Common herbs and spices could help protect crops against pests
Common herbs and spices show promise as an environmentally-friendly alternative to conventional pesticides, scientists have told a major US conference.
They have spent a decade researching the insecticidal properties of rosemary, thyme, clove and mint.
They could become a key weapon against insect pests in organic agriculture, the researchers say, as the industry attempts to satisfy demand.
The "plant essential oils" have a broad range of action against bugs.
Some kill them outright while others repel them.
Details were presented at the Fall Meeting of the American Chemical Society (ACS) in Washington DC.
These new pesticides are generally a mixture of tiny amounts of two to four different herbs diluted in water.
The research was led by Dr Murray Isman, from the University of British Columbia in Vancouver, Canada.
Some spice-based commercial products now being used by farmers have already shown success in protecting organic strawberry, spinach, and tomato crops against destructive aphids and mites, Dr Isman explained.
"These products expand the limited arsenal of organic growers to combat pests," he said.
"They're still only a small piece of the insecticide market, but they're growing and gaining momentum."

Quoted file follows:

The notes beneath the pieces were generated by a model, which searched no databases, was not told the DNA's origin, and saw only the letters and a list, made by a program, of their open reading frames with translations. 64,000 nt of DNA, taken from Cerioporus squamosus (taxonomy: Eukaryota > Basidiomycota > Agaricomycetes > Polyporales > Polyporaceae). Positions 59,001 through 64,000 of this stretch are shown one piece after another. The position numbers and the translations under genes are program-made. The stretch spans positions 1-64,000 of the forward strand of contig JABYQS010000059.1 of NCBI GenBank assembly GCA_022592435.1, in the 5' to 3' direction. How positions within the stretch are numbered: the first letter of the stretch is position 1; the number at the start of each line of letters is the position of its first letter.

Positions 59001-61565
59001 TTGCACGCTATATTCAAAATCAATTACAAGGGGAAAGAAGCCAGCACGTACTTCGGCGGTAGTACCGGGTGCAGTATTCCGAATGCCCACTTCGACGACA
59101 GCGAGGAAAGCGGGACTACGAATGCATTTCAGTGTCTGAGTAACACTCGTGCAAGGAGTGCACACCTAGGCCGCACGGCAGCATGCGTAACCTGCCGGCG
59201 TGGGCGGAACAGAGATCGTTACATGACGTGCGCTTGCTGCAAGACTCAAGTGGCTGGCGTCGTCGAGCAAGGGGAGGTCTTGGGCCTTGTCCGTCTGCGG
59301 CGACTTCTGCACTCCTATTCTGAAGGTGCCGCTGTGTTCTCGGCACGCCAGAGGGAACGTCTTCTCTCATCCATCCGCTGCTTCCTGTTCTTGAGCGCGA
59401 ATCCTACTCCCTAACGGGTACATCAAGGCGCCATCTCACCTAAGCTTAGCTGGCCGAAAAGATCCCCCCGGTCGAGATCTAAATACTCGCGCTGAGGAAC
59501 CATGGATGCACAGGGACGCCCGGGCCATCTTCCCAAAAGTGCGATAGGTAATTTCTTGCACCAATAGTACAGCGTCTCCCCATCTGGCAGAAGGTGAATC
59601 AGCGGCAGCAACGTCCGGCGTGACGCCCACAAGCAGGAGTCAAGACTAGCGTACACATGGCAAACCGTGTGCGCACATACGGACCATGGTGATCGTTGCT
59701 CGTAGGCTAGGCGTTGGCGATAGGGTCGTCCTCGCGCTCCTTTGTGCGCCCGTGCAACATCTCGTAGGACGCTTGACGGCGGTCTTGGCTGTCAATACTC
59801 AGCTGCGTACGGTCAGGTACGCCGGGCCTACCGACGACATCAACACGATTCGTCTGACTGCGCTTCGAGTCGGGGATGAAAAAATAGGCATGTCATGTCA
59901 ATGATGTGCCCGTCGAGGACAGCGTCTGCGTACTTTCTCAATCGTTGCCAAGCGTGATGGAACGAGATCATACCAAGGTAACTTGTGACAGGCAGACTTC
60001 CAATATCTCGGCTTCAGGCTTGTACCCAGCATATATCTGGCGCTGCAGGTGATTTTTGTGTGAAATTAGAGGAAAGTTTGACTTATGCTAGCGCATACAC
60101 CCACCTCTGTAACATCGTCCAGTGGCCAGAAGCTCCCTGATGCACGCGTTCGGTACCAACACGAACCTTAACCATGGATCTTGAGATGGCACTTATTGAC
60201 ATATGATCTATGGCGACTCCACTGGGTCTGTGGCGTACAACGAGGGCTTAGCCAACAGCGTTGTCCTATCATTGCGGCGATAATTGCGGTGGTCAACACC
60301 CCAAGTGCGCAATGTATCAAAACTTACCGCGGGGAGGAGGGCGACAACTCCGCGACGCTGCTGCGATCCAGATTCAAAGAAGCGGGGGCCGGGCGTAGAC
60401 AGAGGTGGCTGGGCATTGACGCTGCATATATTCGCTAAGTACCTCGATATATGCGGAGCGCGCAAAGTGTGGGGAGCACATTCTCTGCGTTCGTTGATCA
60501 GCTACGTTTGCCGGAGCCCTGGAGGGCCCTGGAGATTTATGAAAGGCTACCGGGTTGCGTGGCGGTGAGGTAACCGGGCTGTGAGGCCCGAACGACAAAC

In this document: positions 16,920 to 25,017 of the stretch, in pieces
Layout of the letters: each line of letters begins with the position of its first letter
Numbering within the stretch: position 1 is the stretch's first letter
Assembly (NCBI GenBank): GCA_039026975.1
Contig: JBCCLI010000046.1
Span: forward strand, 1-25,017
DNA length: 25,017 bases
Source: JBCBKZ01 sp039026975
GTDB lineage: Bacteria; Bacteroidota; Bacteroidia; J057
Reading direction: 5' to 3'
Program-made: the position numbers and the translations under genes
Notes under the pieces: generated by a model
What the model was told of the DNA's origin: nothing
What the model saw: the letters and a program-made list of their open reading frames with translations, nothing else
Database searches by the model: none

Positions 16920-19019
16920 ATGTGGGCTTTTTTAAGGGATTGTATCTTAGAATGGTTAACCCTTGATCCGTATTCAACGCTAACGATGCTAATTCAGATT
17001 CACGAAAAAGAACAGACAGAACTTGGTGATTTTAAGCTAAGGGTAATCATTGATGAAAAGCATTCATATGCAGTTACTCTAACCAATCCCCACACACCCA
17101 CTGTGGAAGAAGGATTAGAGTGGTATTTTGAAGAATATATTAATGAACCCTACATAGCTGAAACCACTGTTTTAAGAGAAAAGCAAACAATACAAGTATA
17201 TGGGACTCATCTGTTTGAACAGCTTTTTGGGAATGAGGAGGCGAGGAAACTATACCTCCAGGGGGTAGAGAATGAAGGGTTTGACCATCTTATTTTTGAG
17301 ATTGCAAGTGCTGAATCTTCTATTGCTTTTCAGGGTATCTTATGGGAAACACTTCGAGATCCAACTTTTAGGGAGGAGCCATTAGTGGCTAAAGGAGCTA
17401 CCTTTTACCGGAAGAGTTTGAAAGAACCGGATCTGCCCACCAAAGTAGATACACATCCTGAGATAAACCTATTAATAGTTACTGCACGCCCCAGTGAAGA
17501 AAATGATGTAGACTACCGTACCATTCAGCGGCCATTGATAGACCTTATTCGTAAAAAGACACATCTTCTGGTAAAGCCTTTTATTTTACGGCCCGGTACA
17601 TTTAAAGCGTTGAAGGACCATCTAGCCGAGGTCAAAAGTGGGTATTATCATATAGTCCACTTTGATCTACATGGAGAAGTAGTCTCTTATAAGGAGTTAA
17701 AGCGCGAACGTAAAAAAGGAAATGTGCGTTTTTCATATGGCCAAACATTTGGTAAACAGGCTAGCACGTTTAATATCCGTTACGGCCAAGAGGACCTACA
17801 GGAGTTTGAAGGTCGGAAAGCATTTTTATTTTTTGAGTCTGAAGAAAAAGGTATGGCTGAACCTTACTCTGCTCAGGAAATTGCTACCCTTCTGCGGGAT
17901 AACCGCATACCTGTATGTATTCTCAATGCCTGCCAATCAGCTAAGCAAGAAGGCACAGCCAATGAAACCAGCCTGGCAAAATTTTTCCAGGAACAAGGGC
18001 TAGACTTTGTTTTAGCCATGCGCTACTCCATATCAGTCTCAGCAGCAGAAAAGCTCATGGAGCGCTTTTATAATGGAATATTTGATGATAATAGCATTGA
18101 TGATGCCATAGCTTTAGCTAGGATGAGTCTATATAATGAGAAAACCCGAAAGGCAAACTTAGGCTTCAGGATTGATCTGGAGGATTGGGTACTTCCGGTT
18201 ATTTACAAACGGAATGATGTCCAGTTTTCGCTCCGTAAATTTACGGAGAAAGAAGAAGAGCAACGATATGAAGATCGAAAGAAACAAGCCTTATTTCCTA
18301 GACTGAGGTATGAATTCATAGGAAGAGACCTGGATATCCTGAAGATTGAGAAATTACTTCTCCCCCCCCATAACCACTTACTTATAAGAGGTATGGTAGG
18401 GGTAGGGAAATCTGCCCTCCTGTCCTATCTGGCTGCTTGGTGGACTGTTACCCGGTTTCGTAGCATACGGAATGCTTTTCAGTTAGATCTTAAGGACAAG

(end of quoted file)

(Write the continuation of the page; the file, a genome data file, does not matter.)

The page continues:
Unlike conventional pesticides, these "killer spices" do not require more limited approval from regulatory bodies and are readily available.
An additional advantage is that insects are less likely to evolve resistance - the ability to shrug off once-effective toxins - Isman says. They're also safer for farm workers, who are at high risk for pesticide exposure, he notes.
But the herb-based pesticides also have shortcomings.
Since the essential oils made from these herbs tend to evaporate quickly and degrade rapidly in sunlight, farmers need to apply them to crops more frequently than conventional pesticides.
Some last only a few hours, compared to days or even months for conventional pesticides.
As they are also generally less potent than conventional pesticides, they must be applied in higher concentrations to achieve acceptable levels of pest control, Dr Isman said.
Researchers are now seeking ways of making the novel pesticides longer-lasting and more potent, he added.
"They're not a panacea for pest control," Dr Isman explained.
Conventional pesticides are still the most effective way to control caterpillars, grasshoppers, beetles and other large insects on commercial food crops, he added.
"It comes down to what's good for the environment and what's good for human health."